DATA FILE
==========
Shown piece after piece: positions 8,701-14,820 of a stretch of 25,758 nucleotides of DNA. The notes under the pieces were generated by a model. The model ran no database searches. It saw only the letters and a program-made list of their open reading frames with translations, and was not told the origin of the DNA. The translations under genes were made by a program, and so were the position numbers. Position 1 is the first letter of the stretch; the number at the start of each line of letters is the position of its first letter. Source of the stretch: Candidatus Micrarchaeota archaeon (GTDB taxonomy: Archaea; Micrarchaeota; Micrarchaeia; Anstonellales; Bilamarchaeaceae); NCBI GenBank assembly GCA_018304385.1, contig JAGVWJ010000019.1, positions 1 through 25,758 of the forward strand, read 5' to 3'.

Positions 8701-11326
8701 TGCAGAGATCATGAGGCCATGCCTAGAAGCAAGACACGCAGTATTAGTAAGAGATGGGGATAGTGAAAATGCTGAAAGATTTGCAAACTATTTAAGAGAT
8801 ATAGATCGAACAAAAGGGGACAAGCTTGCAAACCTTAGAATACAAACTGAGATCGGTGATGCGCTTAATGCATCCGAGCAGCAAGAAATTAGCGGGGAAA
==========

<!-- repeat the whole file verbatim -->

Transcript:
Shown piece after piece: positions 8,701-14,820 of a stretch of 25,758 nucleotides of DNA. The notes under the pieces were generated by a model. The model ran no database searches. It saw only the letters and a program-made list of their open reading frames with translations, and was not told the origin of the DNA. The translations under genes were made by a program, and so were the position numbers. Position 1 is the first letter of the stretch; the number at the start of each line of letters is the position of its first letter. Source of the stretch: Candidatus Micrarchaeota archaeon (GTDB taxonomy: Archaea; Micrarchaeota; Micrarchaeia; Anstonellales; Bilamarchaeaceae); NCBI GenBank assembly GCA_018304385.1, contig JAGVWJ010000019.1, positions 1 through 25,758 of the forward strand, read 5' to 3'.

Positions 8701-11326
8701 TGCAGAGATCATGAGGCCATGCCTAGAAGCAAGACACGCAGTATTAGTAAGAGATGGGGATAGTGAAAATGCTGAAAGATTTGCAAACTATTTAAGAGAT
8801 ATAGATCGAACAAAAGGGGACAAGCTTGCAAACCTTAGAATACAAACTGAGATCGGTGATGCGCTTAATGCATCCGAGCAGCAAGAAATTAGCGGGGAAA